To deal with the situation, the less powerful party may be forced to use an avoiding style, that is, accept the decision given by the more powerful party without protest.

Behavioral Changes

Conflict may affect the behavior and attitudes of parties toward each other. If the conflict becomes intense, the parties move away from a congenial, friendly, and trusting relationship and redirect their energies toward the goal of winning.

Since the immediate goal of each party is to win or control the situation, interest in the solution of the problem becomes less important. In other words, the parties may become less prepared to contribute to organizational goals effectively.

One possibility of intense conflict is the distortion or misrepresentation in the perception of the parties. The perceptual distortion may become progressively greater; each party may consider the other party an enemy, and they may describe each other with negative stereotypes.

Antecedent Conditions

The model begins with the antecedent conditions or sources of conflict, which can be classified as process and structural.

Extensive treatments of these two sources of conflict are provided in this and the following two chapters. The model also shows that demographic features, such as sex, age, education, and so on, may also affect conflict.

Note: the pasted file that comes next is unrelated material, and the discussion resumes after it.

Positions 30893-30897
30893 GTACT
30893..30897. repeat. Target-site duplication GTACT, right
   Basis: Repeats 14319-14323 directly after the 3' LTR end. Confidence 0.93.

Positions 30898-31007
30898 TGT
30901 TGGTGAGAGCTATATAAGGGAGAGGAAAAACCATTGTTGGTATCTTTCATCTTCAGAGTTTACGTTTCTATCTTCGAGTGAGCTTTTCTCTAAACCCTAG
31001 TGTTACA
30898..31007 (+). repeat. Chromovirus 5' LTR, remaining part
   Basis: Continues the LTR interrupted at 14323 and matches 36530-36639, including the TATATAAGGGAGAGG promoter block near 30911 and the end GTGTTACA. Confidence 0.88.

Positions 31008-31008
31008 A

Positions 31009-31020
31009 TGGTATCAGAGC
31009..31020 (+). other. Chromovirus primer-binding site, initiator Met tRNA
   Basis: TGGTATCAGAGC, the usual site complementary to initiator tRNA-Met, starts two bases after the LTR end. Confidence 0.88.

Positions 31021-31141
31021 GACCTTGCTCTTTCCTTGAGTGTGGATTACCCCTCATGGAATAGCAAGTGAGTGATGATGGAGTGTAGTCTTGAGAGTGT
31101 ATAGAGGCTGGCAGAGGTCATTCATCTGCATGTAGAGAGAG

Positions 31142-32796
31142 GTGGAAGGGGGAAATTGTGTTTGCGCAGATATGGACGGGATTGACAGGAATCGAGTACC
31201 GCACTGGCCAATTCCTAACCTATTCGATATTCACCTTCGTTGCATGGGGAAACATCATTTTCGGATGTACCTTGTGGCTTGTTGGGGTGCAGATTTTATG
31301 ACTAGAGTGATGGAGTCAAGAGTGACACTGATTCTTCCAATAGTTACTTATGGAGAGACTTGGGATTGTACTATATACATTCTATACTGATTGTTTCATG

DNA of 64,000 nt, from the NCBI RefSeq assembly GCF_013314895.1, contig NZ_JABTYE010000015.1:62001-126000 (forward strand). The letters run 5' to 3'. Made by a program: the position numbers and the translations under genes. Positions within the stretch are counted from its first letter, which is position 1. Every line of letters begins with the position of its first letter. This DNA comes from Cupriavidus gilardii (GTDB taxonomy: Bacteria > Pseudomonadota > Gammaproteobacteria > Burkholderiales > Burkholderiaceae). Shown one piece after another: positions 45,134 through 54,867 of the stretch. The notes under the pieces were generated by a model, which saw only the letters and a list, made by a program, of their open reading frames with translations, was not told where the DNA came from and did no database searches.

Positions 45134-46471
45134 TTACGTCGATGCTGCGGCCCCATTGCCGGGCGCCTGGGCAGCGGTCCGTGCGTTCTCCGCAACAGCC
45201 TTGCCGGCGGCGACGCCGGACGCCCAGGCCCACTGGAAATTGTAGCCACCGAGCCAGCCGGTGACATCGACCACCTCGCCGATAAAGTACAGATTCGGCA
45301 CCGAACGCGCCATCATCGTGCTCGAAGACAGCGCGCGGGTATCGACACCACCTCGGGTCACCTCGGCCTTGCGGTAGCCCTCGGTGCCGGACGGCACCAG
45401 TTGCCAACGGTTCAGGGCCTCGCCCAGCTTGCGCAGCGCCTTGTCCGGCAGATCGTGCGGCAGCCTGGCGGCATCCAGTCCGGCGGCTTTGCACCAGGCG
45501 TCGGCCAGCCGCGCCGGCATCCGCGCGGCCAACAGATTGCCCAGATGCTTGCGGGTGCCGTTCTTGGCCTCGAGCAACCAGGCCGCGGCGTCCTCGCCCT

Structure Formation

As the conflict intensifies, the parties may restrict free communication and interaction. The parties may decide to communicate with each other only through writing; that is, the parties may formulate a structure of interaction that discourages the free exchange of information.

All contacts between the parties become formal, rigid, and carefully defined. In a bureaucratic organization, the parties may use existing rules and regulations to deal with the situations.

In some situations, a party may come up with a different interpretation of a rule so that a decision can be made in her or his favor. Thus, it will be more difficult for the parties to gather and evaluate information objectively to deal with their conflict constructively.

The parties may attempt to make greater use of the win-lose method to deal with their conflict. If both parties are equally powerful, they may use a dominating style to handle their disagreements. If they fail to reach an agreement, they may change their style from dominating to compromising to resolve the conflict.